American psychologist Carl Rogers notes empathy as encompassing capacities to

Close photograph (face) of sculpture titled 'Girl' by Robert Thomas, which stands in Gorsedd Gardens at Cardiff City Hall.

‘Girl’ by Robert Thomas.

perceive the internal frame of reference of another with accuracy and with the emotional components and meanings which pertain thereto as if one were the person, but without ever losing the as if condition. Thus, it means to sense the hurt or the pleasure of another as he senses it and to perceive the causes thereof as he perceives them, but without ever losing the recognition that it is as if I were hurt or pleased and so forth.

With sympathy, Rogers would note, we can be content to remain in the observer’s perspective: feeling compassion or concern as we interact with students (or colleagues) while hoping for things to be better next term and genuinely wishing for the person in front of us to soon be happier.  Sympathy – like guilt – masks a broader range of emotions.  There’s something else going on, but we don’t ask – hoping they won’t tell.

Funny place to be in as an academic:  We plan for data, collect it, mine and analyse it in doing our hope-to-be-published work. But do we ask after it when we’re interacting with the human subjects who are our students?  Or do we take on the observer’s perspective for our intake of information?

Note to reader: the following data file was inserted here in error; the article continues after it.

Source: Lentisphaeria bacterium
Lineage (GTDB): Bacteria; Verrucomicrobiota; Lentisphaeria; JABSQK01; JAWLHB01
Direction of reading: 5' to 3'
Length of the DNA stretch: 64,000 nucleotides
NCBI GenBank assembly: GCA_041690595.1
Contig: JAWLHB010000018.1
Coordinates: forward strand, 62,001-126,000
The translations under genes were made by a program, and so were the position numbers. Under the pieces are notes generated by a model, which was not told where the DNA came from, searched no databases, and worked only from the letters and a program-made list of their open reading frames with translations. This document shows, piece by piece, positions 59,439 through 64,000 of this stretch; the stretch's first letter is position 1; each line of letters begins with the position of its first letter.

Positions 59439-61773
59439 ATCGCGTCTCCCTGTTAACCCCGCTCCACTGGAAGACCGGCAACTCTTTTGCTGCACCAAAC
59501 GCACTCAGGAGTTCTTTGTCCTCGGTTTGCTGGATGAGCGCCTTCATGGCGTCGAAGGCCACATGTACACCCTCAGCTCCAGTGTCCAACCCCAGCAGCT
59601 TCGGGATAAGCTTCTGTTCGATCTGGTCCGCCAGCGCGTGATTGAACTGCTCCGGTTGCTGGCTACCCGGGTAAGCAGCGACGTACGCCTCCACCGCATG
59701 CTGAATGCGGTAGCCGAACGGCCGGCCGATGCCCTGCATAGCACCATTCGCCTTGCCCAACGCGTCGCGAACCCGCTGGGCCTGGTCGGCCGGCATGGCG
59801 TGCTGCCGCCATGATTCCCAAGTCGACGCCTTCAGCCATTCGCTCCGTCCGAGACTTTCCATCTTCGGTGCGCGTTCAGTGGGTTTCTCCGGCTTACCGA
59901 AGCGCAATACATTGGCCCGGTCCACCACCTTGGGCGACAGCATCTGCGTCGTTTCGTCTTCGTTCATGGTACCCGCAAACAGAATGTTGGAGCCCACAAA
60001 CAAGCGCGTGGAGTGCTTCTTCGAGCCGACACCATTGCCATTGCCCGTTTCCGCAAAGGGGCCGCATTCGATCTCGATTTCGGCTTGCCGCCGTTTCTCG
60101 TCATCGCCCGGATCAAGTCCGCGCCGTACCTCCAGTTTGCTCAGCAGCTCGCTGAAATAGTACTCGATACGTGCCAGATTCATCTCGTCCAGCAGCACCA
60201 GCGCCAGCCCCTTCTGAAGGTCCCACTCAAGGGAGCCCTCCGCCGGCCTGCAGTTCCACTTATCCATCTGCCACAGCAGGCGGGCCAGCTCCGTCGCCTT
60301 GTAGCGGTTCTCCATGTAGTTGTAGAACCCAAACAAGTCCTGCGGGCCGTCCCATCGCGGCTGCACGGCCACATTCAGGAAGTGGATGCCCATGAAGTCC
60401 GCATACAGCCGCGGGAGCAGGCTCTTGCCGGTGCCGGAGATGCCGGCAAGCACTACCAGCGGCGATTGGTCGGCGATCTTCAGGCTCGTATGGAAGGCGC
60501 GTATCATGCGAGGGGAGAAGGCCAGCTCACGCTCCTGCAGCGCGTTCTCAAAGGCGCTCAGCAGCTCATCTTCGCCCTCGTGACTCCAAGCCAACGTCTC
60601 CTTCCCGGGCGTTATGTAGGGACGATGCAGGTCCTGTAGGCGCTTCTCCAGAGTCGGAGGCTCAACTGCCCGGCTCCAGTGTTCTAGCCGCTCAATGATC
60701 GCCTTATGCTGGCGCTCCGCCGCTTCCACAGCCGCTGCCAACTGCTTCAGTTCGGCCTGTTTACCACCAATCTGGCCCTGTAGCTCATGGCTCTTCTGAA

Carol Bly – in her teaching, writing, and teaching about writing – pointedly, loudly and ethically demonstrated how we might engage empathy to gather data that would let us shift to an actor’s perspective.

In offering five basic questions, Bly points out that “Empathic questioning is an exact skill,” with the aim of collecting further data from the speaker.  Rather than engaging in “some sort of high-end sympathy[-motivated]” process that involves head nodding, rule invoking, or saying of “I understand..,” phrases, the move into empathetic questioning prioritizes perspective taking – cognitive empathy – in “deliberately hearing the point of view of the other:  The conversation is not random.  It is intentional.”

The Questions

Intentional, empathic questioning is work, Bly reminds readers before she sets out the five questions – and it is work motivated by respect for hearing another’s voice:

…to ask a child or student or anyone another questions about what that child or student or person has just said reassures him or her that someone is taking a serious interest.  “This adult actually seems to respect what I just said or they wouldn’t be asking a second question!”  (How many Americans have ever been asked a second question about something they just spoke of?  It is so rare.  It is such a civil experience and it is so rare!)

Now, to Bly’s questions – letting any preconceptions or associated fears about acting empathetically float in a for-now silenced thought bubble, out of range of your hearing.